It’s hard for me to grapple with my frustration or to fully understand it. It’s my own personal issue (which relates to the depression I’ve experienced for a couple of decades), but it’s obviously not just about me. I’m a liberal in a society that is dominated by a conservative ruling elite. I see the polls showing most Americans agree with liberals like me on many issues, but none of that seems to matter. Those with the most power and those who are loudest aren’t generally the liberals. It’s rare for the majority public opinion to become visible such as with the protests in Wisconsin. The liberal majority is largely a silent majority. Most ‘liberals’ (whether or not they identify themselves as such) are ‘moderates’ and so they aren’t radicals who want force their opinion onto others. Anyway, polls showing what most Americans believe or support is quite likely irrelevant to most conservatives. Either they just know most Americans agree with them (no matter what the polls may show) or else the general masses isn’t to be trusted (any more than the intellectual elite).

I’m just frustrated. I have many non-fiction books that interest me and many posts I’d like to write if I had the time… but what is the point? Time is a precious commodity. I could be spending it on activities less frustrating. Yes, I enjoy learning new things, but the process of learning can be less than enjoyable at times because of those I run into while doing research online. I think I just have to accept that what interests me isn’t what interests most others, including in many cases most other liberals. I can get obsessive when my curiosity is piqued. It’s not unusual for me to spend weeks or months doing research and thinking about some subject before writing about it and it can take equal amount of time to gather my thoughts into the form of a post. After all that, very few people typically will ever read what I write. I largely do it for my own reasons and so this shouldn’t matter, but it does matter. It just makes me feel isolated. Truth matters to me in the same way God matters to a religious believer. Truth is my religion. There I said it. I know it sounds silly. I know most people don’t idealize truth in this way and to this extent. It’s because truth matters to me that I want to communicate my own understanding of truth. I want truth to matter to other people. I want to live in a society that values truth above all else. But that isn’t the world I live in.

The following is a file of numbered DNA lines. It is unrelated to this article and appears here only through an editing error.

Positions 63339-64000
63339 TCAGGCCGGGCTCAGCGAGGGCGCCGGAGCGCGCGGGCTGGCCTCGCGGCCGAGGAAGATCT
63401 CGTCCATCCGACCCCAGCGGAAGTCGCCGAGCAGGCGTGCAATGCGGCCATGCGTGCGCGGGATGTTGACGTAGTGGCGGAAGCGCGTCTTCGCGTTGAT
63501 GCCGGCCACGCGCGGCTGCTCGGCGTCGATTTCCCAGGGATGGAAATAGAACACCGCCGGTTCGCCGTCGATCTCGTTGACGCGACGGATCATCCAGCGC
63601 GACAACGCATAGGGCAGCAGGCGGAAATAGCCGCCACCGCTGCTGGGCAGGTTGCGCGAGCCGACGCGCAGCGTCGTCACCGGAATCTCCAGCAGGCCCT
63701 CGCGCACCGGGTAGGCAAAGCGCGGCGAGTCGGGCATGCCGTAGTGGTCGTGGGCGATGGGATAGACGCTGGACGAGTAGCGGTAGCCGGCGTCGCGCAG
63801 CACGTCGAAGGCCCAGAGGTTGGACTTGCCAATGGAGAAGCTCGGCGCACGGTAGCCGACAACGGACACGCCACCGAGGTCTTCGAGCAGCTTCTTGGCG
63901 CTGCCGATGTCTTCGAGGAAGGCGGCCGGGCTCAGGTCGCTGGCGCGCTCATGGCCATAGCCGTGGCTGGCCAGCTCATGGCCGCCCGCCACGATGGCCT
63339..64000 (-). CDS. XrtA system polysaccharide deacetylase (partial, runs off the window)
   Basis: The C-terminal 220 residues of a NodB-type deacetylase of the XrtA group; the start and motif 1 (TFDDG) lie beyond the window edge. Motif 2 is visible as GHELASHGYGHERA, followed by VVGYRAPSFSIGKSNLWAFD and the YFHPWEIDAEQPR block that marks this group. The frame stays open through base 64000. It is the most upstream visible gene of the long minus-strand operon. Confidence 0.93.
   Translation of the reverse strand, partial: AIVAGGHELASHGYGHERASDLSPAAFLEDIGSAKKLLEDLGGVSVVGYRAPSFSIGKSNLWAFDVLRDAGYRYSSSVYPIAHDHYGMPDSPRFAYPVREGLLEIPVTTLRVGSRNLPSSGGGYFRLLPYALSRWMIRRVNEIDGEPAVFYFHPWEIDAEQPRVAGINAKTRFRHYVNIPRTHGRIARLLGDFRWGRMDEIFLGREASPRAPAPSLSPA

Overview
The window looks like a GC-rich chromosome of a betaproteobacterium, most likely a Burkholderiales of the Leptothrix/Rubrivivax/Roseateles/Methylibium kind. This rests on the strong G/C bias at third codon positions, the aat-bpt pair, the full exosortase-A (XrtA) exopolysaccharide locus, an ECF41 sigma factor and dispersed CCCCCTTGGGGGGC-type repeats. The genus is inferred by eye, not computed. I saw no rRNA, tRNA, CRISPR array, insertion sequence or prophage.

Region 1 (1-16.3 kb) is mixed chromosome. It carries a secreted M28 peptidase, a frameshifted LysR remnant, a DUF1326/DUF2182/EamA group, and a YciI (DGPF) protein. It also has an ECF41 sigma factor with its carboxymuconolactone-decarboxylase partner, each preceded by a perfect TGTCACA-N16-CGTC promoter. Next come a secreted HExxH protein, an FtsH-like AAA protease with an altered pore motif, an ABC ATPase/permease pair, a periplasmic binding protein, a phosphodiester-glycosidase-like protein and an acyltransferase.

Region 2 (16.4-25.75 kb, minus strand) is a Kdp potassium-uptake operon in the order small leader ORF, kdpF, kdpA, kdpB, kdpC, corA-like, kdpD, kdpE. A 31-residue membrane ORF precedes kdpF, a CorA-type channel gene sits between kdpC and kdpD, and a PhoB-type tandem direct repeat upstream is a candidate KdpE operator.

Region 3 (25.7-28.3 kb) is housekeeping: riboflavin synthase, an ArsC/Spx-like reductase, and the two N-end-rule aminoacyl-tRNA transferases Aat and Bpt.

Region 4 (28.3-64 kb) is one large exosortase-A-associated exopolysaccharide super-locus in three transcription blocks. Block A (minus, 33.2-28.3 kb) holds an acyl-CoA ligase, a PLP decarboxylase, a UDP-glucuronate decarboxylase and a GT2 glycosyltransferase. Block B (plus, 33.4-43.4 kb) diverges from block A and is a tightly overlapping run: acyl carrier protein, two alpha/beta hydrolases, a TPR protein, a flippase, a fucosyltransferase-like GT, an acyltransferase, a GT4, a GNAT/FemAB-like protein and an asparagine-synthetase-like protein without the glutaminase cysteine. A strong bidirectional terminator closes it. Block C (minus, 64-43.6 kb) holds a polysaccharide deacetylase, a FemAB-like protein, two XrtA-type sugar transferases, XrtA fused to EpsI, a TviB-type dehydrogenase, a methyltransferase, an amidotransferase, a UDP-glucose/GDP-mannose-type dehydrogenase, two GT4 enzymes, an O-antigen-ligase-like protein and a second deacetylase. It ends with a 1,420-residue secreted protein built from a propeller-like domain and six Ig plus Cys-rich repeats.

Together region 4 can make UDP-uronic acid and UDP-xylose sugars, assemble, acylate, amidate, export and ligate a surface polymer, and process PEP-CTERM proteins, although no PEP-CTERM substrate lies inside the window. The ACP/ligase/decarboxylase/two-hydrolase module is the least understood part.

Honestly, does truth matter? Why should it matter? Why should anyone care about truth?

My frustration makes me feel cynical, but I don’t want to be a cynic. Still, I do understand the attraction of ‘giving up’. As Thomas Ligotti once wrote, in response to superficial optimists (which can apply to all the superficialities of human society): “Once you understand that, you can spare yourself from suffering excessively at the hands of ‘normal people’, a pestilent confederation of upstanding creatures who in concert keep the conspiracy going by rehashing their patented banalities and watchwords.” I can’t begin to explain how much I sympathize with Liotti’s words, but he presents a conclusion of radical pessimism that goes far beyond even my own frustration. What I like about his advice is that bashing one’s head against a brick wall becomes unnecessary and avoidable once one realizes the brick wall for what it is. The brick wall ain’t going to move, not easily anyway. Even the best of us can only bash our heads against a brick wall for so long. I can’t say I’ve given up on my ideal of truth. I just need to let my fractured skull to mend a bit for the time being. Maybe I should read some fiction.

8 thoughts on “Bashing My Head Against a Brick Wall: Love of Truth or Masochism?

  1. Truth is my religion. There I said it. I know it sounds silly. I know most people don’t idealize truth in this way and to this extent. It’s because truth matters to me that I want to communicate my own understanding of truth. I want truth to matter to other people. I want to live in a society that values truth above all else. But that isn’t the world I live in.

    Ben, you are not alone in that. Since I first encountered the concept of “truth” as an early teen, it has been MY “religion.” Even my so-called “woo-woo” stuff is in pursuit of “Truth.” Though my concept of it has been modified greatly.

    I’d like to say first that what can one expect of these odd animals called “humans?” Their brains are built funny. The “rational” part is a late development, and subject at all times to being swamped by the more primitive parts which are indeed arational. Best to just accept that. Arguing with reality leads to suffering, but only 100% of the time. (A paraphrase of Byron Katie,

    Second, I had a blinding realization some days ago that the kind of world I want does not require the cooperation or agreement of everyone. I and the folks who align with my Vision have the power to create it, and no one can stop us. Such is the power of creation.